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Marine Biology

, Volume 50, Issue 3, pp 215–225 | Cite as

Factors regulating the reproductive cycles of two northeast pacific chitons, Tonicella lineata and T. insignis

  • J. H. Himmelman
Article

Abstract

The reproductive cycles of Tonicella lineata Wood and T. insignis Reeve are examined in relation to changes in physical and biotic conditions in different locations in British Columbia, Canada, over a 3 to 4 year period. A clearly annual reproductive cycle is displayed by both species, and in any one location and year reproductive events in the two species are similar. There is a progressive increase in the size of the gonads starting in the summer and continuing to mid-winter. Although no one environmental factor is likely to be correlated with this prolonged period of gonadal development, various phases of the annual temperature and photoperiod cycles do appear to coincide with particular phases of gametogenesis (such as gonial proliferation, vitellogenesis and gonadal maturation), and thus could act as external cues. There isa synchronous drop in gonadal size in T. lineata and T. insignis in the spring, as a result of spawning. The exact timing and abruptness of this event in different years can not be accounted for on the basis of temperature. However, new correlative data are presented to add further support to the hypothesis previously presented that the spring phytoplankton is the cue for natural spawning (Himmelman, 1975). Temperature may inhibit spawning in T. lineata if conditions are unseasonably cold.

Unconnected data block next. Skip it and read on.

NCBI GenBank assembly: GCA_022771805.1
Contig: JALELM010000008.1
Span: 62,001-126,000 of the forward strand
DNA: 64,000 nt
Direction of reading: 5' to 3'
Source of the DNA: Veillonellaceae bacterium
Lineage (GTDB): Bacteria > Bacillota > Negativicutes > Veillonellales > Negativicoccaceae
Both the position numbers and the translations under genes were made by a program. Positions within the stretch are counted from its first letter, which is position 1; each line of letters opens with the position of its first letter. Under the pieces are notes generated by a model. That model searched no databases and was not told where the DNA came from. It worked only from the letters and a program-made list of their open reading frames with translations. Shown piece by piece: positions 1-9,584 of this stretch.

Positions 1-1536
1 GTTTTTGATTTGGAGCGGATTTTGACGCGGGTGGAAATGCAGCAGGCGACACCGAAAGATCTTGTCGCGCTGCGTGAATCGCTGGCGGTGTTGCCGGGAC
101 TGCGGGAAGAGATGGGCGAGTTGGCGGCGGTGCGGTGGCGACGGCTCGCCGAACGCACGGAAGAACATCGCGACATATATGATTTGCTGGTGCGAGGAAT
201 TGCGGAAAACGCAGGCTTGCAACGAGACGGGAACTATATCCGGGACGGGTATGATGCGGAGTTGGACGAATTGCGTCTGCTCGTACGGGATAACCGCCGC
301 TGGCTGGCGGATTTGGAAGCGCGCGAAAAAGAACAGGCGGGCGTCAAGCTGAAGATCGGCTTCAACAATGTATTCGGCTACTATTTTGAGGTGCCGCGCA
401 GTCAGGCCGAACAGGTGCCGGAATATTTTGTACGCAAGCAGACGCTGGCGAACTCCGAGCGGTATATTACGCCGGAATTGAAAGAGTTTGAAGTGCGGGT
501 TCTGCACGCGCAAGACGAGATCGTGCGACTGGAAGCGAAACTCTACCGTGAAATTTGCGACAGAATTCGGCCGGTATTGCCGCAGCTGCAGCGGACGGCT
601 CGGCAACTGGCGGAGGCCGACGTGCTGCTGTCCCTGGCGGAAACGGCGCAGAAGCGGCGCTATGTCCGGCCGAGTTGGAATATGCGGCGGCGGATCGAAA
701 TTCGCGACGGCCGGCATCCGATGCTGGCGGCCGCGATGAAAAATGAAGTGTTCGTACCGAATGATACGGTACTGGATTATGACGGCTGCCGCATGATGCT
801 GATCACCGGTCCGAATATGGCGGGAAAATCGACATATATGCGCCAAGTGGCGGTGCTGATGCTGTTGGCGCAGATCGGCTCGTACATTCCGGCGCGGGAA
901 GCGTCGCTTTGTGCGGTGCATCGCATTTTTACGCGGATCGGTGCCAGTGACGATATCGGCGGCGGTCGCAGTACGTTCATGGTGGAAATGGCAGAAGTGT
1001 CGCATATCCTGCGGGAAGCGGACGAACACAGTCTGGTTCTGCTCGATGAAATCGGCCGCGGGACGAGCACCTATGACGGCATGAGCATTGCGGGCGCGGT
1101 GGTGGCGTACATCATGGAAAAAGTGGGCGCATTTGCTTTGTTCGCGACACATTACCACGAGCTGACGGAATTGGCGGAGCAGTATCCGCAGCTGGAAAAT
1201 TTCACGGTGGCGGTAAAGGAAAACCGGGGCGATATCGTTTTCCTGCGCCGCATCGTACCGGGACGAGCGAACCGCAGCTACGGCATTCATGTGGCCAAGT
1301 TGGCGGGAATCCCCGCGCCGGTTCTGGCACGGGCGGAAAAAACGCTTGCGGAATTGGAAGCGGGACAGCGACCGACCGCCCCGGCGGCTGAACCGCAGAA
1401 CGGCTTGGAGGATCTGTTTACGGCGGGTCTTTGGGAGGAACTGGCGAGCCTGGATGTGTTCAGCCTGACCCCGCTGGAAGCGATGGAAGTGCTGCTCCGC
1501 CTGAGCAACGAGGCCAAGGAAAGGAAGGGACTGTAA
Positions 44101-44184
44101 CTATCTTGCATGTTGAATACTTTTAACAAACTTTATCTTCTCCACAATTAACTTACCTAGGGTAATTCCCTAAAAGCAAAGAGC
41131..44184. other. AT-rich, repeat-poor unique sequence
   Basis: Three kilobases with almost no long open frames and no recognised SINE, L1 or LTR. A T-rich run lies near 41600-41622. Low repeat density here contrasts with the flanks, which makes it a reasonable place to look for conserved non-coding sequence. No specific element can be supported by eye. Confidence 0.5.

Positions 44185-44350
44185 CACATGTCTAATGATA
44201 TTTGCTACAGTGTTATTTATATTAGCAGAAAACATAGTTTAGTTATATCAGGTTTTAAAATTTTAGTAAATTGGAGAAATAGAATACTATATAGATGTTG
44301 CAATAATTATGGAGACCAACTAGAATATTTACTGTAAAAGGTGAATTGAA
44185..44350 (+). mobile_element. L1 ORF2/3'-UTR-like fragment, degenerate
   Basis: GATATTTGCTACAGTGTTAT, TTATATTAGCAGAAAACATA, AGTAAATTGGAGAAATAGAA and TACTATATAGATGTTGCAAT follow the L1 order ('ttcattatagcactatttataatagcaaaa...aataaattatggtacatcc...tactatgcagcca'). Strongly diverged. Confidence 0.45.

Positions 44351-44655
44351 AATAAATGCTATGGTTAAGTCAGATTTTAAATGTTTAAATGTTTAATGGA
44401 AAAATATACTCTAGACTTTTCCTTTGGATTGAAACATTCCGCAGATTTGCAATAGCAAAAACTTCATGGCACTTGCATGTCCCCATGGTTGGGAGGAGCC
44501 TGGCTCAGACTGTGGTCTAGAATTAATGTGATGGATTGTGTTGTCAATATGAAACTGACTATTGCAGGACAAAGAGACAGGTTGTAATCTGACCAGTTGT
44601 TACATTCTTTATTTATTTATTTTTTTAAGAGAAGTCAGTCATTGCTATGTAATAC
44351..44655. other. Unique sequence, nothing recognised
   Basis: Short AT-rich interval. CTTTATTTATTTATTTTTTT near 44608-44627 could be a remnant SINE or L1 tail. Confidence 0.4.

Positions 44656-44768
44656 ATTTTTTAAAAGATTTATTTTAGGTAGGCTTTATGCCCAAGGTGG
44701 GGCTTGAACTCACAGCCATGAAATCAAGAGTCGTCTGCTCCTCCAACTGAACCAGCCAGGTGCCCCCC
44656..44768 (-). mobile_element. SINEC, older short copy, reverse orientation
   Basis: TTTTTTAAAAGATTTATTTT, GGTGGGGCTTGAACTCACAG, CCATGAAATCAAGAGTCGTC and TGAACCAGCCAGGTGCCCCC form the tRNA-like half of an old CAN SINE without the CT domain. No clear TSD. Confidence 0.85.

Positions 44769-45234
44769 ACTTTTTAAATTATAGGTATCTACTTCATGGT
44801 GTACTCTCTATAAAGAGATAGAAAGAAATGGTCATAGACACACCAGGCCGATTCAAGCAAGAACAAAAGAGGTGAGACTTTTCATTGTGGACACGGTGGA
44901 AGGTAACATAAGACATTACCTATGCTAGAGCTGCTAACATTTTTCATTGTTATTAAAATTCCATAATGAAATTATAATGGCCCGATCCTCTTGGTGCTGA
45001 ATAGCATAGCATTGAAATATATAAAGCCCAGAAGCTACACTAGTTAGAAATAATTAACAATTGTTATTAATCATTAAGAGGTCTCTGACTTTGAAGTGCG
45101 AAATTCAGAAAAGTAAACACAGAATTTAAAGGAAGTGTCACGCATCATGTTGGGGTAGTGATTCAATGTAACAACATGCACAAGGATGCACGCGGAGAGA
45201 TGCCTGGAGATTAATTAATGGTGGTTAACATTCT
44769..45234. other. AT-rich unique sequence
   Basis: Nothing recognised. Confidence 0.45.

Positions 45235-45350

Keywords

Environmental Factor Phytoplankton Progressive Increase Reproductive Cycle Exact Timing 
These keywords were added by machine and not by the authors. This process is experimental and the keywords may be updated as the learning algorithm improves.

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Copyright information

© Springer-Verlag 1979

Authors and Affiliations

  • J. H. Himmelman
    • 1
    • 2
  1. 1.Zoology DepartmentUniversity of British ColumbiaVancouverCanada
  2. 2.GIROQ (Groupe interuniversitaire de Recherches océanographiques du Québec) Département de BiologieUniversité LavalQuébecCanada

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